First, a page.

I remember as a kid thinking that if you were in space the planets would all just be "hanging there like fruit"...
It was reading books by Heinlein and Asimov where they explained that if you were in a spaceship entering a solar system all you would see were little points of light, and you would have to take lots of pictures and maybe change your location a few times (taking pictures each time) to locate any planets.
I guess you are unaware that habitable planets are surrounded by a space-time distortion field. This explains why one can travel between stellar systems in hours but passing a (habitable) planet is a relatively slow process. This field also seems to draw ships to pass close to the planet. (Space: 1999 was not unique in this; Blake's 7 also had near-planet slowdown and attraction--sometimes even when just passing through a stellar system.)
Based on the frequency of extraterrestrial visitation on Earth, Earth's field might be unusually strong. (Since visitations tend to be more frequent in modern times, perhaps there is some psychic component to the field generation correlated with intelligent brain mass.)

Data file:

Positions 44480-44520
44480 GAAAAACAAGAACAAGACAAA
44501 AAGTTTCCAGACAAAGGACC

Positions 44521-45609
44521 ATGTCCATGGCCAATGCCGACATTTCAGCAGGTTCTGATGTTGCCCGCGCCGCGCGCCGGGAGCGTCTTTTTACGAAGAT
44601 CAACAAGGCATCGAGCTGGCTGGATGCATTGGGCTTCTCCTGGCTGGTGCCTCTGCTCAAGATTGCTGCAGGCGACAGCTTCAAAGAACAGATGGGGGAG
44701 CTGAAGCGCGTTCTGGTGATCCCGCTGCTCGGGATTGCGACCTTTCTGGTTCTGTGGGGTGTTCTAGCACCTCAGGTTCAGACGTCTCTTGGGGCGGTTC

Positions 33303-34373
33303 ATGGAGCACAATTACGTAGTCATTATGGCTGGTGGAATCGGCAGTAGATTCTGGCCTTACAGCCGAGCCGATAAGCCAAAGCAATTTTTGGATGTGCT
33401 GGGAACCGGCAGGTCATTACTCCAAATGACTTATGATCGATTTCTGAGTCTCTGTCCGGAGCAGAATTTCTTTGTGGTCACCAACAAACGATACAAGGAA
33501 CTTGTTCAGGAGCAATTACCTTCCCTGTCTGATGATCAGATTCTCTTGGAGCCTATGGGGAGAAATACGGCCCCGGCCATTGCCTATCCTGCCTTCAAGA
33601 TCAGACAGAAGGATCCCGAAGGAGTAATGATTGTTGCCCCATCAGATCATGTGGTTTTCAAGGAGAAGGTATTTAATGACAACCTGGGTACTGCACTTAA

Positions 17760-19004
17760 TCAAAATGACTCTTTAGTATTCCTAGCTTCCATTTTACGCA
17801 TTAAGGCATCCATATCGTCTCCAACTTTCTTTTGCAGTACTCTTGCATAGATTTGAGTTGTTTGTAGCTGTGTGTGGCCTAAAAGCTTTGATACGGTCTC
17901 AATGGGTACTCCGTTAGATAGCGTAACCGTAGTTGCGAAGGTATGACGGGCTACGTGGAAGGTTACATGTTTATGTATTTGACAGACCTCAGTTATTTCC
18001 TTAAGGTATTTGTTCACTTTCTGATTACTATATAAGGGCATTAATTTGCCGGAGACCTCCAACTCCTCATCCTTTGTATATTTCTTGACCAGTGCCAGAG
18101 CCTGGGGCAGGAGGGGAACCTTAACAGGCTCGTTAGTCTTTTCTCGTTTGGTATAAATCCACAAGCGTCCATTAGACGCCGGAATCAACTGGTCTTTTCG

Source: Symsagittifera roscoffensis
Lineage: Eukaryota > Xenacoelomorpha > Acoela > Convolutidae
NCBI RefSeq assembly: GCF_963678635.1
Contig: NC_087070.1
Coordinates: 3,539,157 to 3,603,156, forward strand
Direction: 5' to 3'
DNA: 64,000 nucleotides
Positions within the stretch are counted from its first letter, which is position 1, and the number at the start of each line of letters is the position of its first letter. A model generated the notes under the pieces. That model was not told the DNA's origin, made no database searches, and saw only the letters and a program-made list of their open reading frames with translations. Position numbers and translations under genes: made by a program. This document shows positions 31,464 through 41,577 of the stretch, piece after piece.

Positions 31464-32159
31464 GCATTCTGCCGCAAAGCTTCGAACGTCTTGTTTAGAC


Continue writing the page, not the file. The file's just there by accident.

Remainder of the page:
Thanks for dragging up some wonderful memories! My father an I watched almost all of this stuff - on of our many shared pleasures. Being a Brit, I especially remember Logan's Run, UFO, Space:1999 and Blake's Seven.
A piece of trivia for you...if you look very carefully at the picture here (http://starringthecomputer.com/computer.php?c=209) you'll see an Acorn System One playing the part of a computer in an episode of Blake's Seven. This was Acorns first venture into "personal computing". That venture ended with the Archimedes and the invention of what became the ARM architecture.
I was in college when I saw "Logan's Run". What I remember is the whole audience (all college students) booing when Michael York wimped out and decided not to remove his wet pants (Jenny Agutter was totally nude).
What are the engineering and design challenges in creating successful IoT devices? These devices are usually small, resource-constrained electronics designed to sense, collect, send, and/or interpret data. Some of the devices need to be smart enough to act upon data in real time, 24/7. Are the design challenges the same as with embedded systems, but with a little developer- and IT-skills added in? What do engineers need to know? Rick Merritt talks with two experts about the tools and best options for designing IoT devices in 2016. Specifically the guests will discuss sensors, security, and lessons from IoT deployments.